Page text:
Iowa City, Iowa (CNN) – Mere days after two top staffers resigned from Herman Cain's presidential campaign, two others have also called it quits.
Tina Goff, the Iowa organizational director, confirms to CNN that she left the campaign on Friday. Goff also said that another Iowa staffer - Straw Poll coordinator Kevin Hart - resigned that day. The Cain campaign confirmed both developments.
The Cain campaign downplayed the significance of Goff's title. "She was a junior-level staffer," claimed Communications Director Ellen Carmichael. She said the campaign had not yet hired a director for the state, but that it soon will.
Goff told CNN that the conservative businessman "wasn't willing to make the commitment to Iowa necessary to win the [Ames] straw poll." That contest is seen as an early test of success in Iowa.
Goff added that she was concerned by the amount of money and time the Cain campaign was committing to that straw poll. However, she declined to discuss specifics.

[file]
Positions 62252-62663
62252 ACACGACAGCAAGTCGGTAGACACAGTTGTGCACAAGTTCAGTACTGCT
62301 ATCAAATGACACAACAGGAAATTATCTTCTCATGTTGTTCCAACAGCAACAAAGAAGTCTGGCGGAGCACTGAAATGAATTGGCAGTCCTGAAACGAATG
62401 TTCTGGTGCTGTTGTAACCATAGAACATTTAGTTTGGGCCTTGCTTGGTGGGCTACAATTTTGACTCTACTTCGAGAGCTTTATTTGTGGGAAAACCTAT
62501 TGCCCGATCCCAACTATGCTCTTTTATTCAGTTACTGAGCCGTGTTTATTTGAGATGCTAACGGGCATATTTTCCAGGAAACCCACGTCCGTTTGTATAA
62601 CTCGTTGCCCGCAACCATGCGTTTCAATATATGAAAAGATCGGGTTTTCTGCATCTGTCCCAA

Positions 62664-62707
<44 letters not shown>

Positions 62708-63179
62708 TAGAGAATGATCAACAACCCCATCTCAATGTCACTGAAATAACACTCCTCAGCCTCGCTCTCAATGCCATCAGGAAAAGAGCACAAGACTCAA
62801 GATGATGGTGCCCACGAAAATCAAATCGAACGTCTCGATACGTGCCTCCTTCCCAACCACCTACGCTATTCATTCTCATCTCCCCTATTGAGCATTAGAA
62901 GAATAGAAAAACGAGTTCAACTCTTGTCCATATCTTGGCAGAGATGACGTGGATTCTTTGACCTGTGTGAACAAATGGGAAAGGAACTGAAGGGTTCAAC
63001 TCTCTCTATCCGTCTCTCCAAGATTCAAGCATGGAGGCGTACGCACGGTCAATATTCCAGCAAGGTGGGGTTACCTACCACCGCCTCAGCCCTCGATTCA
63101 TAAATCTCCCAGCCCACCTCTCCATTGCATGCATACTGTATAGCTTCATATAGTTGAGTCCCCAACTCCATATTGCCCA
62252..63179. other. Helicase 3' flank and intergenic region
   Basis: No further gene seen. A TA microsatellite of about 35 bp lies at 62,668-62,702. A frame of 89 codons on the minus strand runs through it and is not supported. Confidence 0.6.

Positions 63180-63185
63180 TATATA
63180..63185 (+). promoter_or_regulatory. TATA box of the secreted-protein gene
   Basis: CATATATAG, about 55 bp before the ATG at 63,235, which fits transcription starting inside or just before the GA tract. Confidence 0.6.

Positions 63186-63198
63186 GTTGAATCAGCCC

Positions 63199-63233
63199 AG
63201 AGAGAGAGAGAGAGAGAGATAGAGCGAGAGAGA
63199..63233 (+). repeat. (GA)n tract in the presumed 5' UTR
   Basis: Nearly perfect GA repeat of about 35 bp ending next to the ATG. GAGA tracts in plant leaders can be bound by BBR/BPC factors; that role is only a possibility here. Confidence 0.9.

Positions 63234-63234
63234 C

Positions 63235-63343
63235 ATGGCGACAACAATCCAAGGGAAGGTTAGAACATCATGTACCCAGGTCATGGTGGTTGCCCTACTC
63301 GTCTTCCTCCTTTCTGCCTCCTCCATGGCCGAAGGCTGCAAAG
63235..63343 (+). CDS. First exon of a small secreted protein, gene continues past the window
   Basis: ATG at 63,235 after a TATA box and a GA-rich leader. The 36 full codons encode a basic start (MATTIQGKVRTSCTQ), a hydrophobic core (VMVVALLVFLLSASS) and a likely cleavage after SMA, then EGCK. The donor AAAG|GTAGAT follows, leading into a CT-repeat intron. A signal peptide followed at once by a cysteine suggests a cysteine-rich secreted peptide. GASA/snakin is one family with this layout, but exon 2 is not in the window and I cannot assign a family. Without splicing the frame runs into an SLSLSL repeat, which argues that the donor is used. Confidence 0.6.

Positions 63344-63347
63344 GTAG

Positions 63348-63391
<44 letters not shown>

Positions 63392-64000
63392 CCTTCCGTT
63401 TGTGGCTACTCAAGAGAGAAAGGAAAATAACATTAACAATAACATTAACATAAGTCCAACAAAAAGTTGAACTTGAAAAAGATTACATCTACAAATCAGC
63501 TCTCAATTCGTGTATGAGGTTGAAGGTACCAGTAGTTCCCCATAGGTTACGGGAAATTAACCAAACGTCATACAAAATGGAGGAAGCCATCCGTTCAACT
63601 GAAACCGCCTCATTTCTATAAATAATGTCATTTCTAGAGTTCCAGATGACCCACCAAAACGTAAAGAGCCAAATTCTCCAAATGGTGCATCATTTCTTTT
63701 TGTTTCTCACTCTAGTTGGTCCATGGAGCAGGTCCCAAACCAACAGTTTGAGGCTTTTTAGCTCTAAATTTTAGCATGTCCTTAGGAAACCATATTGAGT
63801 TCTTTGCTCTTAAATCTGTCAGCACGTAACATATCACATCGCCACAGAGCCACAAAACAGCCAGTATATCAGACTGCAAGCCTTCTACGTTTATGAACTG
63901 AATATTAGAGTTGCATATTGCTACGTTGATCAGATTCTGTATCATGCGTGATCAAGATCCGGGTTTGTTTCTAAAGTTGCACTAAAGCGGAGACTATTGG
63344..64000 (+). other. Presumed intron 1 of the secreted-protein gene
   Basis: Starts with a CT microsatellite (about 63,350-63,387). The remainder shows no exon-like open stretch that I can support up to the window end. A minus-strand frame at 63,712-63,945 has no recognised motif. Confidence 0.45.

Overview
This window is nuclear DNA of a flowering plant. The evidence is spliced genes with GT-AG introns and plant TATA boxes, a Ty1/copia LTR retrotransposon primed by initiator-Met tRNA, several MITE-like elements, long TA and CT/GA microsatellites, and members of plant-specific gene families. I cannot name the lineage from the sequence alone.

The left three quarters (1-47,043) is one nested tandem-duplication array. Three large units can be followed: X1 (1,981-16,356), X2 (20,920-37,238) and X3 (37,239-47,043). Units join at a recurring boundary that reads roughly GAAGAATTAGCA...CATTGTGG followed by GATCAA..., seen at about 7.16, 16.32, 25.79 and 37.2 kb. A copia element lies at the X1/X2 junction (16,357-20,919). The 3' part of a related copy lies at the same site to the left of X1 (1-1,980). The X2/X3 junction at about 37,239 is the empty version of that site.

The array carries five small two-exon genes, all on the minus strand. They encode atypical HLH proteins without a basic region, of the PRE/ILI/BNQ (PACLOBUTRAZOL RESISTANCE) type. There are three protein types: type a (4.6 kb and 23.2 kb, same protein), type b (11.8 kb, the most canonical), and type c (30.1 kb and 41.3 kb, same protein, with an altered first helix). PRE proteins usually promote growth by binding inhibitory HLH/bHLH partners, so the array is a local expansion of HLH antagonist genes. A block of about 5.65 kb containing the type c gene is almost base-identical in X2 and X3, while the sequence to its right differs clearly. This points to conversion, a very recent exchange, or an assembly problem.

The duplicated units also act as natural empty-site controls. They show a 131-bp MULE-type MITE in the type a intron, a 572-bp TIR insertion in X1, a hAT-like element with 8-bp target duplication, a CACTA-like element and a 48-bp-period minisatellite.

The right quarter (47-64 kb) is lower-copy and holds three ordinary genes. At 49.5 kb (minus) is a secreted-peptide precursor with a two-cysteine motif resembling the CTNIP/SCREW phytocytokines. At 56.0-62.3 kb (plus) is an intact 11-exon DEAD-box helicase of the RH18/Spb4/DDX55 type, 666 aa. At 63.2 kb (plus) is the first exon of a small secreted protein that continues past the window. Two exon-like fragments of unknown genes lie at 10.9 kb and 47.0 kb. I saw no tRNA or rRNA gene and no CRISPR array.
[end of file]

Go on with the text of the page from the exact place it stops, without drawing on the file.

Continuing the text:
"I didn't want it to go this way," Goff said. "I'm very sad about it."
But Carmichael emphatically denies the notion that Cain was not putting in enough resources to win in Iowa.
Citing upcoming events in Iowa on Sunday, Carmichael said, "Mister Cain will have been to Iowa 22 times. Any insinuation that he is not committed to Iowa is highly false."
The fresh defections follow those of two other Cain staffers who recently resigned. Matt Murphy left as the New Hampshire state director and Jim Zeiler resigned as Cain's regional director.
In comments that echo those of Goff in Iowa, Murphy reportedly said that Cain refused to mount a serious effort in New Hampshire. The Cain campaign denied that assertion.
"As our first report showed last night we've done quite well. We are continuing to come up with our new staff across the country, including Iowa, New Hampshire and South Carolina," Carmichael said.
"These are just two people who are not a good fit for our organization."
On Friday, the Cain campaign reports it raised $2.46 million in the second quarter between April and June. Over 27,000 individuals contributed from all 50 states, the campaign said in a statement.
CNN's Steve Brusk contributed to this report.
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